Mentioning Clapton, King must be his biggest influence. But hearing this awesome 60s Gibson tone, I can never work out why Clapton started playing Stratocasters. Can anyone enlighten me?

I've owned a few Strats over the years and with that horrible usually blonde maple neck bolted on with the screws showing, and the strings going through the body like some torture device etc etc, they're more like pieces of furniture than a musical instrument.
posted by colie at 7:13 AM on April 19, 2012 [1 favorite]


colie please reconsider
posted by toastchee at 7:15 AM on April 19, 2012 [1 favorite]


Clapton always claimed that Robert Johnson was his biggest influence. At least that's what he always said in Guitar Player and Guitar for the Practicing Musician back in the 80s when I was obsessed with him.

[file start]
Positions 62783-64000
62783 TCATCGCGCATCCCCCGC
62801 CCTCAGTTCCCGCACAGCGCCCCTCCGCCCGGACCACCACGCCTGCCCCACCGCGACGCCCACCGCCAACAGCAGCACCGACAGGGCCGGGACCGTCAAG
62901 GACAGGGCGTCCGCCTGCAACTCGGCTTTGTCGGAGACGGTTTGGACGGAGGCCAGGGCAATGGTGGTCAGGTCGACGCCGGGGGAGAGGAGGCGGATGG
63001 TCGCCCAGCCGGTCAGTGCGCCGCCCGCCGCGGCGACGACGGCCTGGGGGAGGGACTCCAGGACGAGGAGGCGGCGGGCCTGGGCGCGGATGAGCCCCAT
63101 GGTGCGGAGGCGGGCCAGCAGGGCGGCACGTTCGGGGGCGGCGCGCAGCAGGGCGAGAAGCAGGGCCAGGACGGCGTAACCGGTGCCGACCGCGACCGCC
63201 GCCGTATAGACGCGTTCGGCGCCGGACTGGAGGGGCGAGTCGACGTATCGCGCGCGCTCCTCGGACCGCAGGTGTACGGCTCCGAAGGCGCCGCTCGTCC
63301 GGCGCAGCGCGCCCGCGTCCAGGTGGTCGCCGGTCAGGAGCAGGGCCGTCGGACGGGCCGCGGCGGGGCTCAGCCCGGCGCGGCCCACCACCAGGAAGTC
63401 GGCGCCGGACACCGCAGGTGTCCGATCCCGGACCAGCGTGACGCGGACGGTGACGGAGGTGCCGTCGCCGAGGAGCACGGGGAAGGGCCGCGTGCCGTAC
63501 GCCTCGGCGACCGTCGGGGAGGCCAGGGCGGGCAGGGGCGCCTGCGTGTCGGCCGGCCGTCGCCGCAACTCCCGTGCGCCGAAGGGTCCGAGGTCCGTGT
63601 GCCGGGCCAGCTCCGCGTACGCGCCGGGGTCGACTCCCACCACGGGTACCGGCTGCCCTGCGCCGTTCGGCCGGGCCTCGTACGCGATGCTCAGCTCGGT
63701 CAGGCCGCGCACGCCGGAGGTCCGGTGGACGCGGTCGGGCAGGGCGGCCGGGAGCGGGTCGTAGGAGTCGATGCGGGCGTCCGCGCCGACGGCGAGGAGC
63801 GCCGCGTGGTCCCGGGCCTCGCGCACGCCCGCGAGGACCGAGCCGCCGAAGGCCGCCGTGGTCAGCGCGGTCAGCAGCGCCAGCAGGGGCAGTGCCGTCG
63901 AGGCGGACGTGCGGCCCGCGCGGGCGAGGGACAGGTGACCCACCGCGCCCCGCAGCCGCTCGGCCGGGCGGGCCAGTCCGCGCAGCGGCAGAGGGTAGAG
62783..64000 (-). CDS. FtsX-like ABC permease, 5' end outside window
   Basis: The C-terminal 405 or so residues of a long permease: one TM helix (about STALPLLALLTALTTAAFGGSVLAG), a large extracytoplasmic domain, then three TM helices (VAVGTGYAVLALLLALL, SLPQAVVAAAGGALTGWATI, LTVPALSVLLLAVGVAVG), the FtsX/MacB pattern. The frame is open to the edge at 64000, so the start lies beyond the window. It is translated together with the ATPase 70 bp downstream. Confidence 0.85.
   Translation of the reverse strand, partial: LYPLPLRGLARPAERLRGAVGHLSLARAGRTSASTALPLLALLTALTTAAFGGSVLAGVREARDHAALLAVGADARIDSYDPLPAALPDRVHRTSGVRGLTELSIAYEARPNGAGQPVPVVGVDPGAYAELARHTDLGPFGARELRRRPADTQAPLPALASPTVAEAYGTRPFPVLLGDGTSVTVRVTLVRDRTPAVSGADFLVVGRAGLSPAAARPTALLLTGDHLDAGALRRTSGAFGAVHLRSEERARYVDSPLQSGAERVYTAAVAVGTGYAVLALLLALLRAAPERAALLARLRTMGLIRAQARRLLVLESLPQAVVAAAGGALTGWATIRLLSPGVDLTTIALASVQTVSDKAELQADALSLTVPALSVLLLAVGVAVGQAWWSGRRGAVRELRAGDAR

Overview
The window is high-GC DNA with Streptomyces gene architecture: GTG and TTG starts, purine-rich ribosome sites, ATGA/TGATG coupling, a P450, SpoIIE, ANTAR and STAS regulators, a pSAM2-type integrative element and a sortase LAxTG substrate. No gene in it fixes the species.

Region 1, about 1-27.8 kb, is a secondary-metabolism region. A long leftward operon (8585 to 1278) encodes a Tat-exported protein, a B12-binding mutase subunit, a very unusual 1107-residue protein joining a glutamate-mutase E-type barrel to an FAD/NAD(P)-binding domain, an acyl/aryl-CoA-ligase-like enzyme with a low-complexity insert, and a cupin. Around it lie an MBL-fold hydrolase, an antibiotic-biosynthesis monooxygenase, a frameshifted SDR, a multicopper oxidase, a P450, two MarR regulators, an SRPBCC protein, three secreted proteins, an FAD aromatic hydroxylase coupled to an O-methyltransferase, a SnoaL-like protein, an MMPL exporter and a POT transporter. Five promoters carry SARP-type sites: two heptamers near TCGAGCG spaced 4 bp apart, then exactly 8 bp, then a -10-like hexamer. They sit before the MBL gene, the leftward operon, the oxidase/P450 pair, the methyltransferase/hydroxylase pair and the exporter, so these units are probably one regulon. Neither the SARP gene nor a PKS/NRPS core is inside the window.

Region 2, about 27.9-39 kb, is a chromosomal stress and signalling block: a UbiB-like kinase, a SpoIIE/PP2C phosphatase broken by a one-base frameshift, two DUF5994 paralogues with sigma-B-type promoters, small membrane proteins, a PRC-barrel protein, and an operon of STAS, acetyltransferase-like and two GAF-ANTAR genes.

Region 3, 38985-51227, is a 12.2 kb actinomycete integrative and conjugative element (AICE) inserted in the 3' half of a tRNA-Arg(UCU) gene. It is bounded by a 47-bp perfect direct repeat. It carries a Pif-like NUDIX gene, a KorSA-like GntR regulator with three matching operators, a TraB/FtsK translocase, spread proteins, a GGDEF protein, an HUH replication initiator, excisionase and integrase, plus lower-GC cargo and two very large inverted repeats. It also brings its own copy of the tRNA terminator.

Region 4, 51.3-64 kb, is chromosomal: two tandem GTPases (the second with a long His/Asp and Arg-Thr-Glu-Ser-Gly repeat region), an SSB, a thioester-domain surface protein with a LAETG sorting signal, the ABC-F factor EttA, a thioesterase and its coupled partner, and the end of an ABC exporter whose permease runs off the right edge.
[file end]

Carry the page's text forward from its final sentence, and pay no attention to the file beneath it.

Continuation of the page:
Also...HOT SHIT LAVENDER PIANO!! BOO YA!
posted by spicynuts at 7:17 AM on April 19, 2012 [1 favorite]


And, regarding Clapton and the strat...it wasn't always that way. Take a look at this shot from the Yardbirds.

http://www.imixradio.com/eclapton%20001.jpg
posted by spicynuts at 7:19 AM on April 19, 2012


this one too
http://4.bp.blogspot.com/_meq5Nn0BChk/TUzdRq0jm1I/AAAAAAAAAJw/UJAf3yi3Tf0/s1600/clapton-eric-guitar-5001103.jpg
posted by spicynuts at 7:21 AM on April 19, 2012


Isn't that dismissively-described "middle-aged white jive-talking host" Bill Allen?

Yes, yes it is. I couldn't find the name of the host of Beat!!!It on the intarwebs and he called himself 'Hoss', which threw me off. Great catch.
posted by unSane at 7:23 AM on April 19, 2012


I always love that Freddie, while a consummate showman in the way he could sell both a song and a solo onstage, subscribed to the 'just enough' notes school of thought. The gaps and stops in his playing are as important as the notes. And can you say dynamics?